Kicking and screaming all the way to Medjugorje

Mary Lou and John Sagsveen

As we were driving on a bus from Sarajevo to Medjugorje, I kept wondering how I had gotten in this predicament. I really didn’t want to be in Yugoslavia, especially on a religious pilgrimage, and I was skeptical of many of the things I heard about the place.

I was a lukewarm Lutheran who had married a devout Catholic. My wife, Mary Lou, had told me about Medjugorje and how wonderful it was. She had visited in the spring of 1990 and said that I should also go there. We were farming then, strapped for cash, and we didn’t have any place for our young son Patrick to stay, while we traveled, and I didn’t want to go.

Lou asked again, in the summer of that same year, if I would go to Medjugorje in the fall, and I said “No, I will be too busy with harvest.” Then she asked if I would go in the spring, and I said, “Well, maybe.” That was all she needed. She told her mother that I thought I could go in the spring, and her mother said she would pay for the trip and take care of Patrick while we were gone. I was trapped.

That didn’t mean I had to enjoy the trip, however, and I really thought I’d just tough it out. I had no idea how wrong that thought would be.

The first thing that happened when we drove into the village, and I saw St. James was that I broke down sobbing. Now that shouldn’t have been happening.  I come from strong Northern European, Norwegian stock, and any show of emotion in my culture is a sign of weakness, which opens you up to all kinds of ridicule. Yet there I was, with a gush of tears running down my face. And not only that, I remember feeling a beautiful inner peace, which I cannot explain to this day. The next day, as we attended daily Mass, I had the same emotional breakdown. I have been back to Medjugorje four times since then, with the same result.

I said that I was a skeptic before arriving in Medjugorje. But I am not a skeptic now. I have not witnessed and miracles per se; however, I consider what happens to me there a miracle. Yet I did see things that I cannot explain. The first oddity was what happened to the pigeons that inhabit the bell tower of St. James, during a scheduled apparition at precisely 6:40 p.m. in the church. At that time, my wife and I were standing outside because the church was full, and at exactly 6:40, not a sound was heard, and all the pigeons in the church flew out and started flying in circles around the bell tower and church courtyard. Coincidence?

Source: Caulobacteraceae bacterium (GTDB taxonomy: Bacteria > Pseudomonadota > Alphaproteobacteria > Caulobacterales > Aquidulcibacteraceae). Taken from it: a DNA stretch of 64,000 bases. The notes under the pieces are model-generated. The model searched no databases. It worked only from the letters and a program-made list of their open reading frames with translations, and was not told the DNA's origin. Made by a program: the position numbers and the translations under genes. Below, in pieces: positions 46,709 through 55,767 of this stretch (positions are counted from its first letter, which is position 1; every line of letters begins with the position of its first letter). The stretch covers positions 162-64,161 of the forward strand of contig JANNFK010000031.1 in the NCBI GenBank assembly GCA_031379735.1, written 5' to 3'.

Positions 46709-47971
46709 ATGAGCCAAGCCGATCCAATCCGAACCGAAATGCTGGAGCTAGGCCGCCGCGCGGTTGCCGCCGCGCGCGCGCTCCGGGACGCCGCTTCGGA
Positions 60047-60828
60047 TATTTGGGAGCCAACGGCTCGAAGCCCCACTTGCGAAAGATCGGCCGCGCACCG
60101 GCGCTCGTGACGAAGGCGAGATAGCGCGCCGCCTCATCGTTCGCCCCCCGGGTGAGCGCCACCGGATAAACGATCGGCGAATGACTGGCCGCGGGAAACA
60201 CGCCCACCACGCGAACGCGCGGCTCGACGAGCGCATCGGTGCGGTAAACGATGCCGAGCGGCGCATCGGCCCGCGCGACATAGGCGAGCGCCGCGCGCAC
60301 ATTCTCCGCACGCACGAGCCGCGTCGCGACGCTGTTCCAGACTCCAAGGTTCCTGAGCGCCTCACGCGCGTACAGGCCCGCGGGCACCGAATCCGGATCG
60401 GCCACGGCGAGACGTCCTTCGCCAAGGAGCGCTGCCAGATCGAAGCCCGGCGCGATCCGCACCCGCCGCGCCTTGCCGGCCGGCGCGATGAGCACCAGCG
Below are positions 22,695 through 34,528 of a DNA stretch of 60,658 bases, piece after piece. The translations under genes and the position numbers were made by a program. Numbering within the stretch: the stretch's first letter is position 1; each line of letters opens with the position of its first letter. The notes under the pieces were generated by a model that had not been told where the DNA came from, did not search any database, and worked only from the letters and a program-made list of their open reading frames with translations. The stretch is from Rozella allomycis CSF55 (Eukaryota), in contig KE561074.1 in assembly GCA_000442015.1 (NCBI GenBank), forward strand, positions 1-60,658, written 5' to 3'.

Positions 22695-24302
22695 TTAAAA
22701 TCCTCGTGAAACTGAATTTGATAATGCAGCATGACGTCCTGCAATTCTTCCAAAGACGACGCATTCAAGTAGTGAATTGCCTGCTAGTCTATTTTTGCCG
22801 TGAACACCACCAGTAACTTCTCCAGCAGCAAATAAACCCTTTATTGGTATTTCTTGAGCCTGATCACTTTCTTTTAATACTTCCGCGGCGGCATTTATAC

The second thing I witnessed was on top of Cross Mountain at midnight on Good Friday, when a huge crown gathered for an apparition. There is no electricity on the mountain, yet during the apparition, the tall cement cross at the summit of the mountain was covered with light. It wasn’t a light like the flash from a camera; it was a steady light that remained on. Several of the group discussed this later in great detail, but none of us could come up with an explanation.

Other visitors there have witnessed much more than I have, but I really wasn’t looking for miracles. What I did receive is a spiritual awakening in Medjugorje. I became a Catholic soon after returning home. Remembering the spirituality of the people of the village, going to Mass there, and witnessing the reactions of the pilgrims who visit makes we want to return again now. Medjugorje is truly a “Holy Place,” and this is because of the Virgin Mary’s appearances there.

After my third trip to Medjugorje, I realized that daily Mass was something that I needed all the time, not just there, and since then I have been a daily communicant. What a wonderful way to start the day.

I would like to thank my wife, Mary Lou, for dragging me kicking and screaming halfway across the earth. The trip was well worth the effort. If you ever have the opportunity to make a pilgrimage, Medjugorje is the place to go.

John Sagsveen

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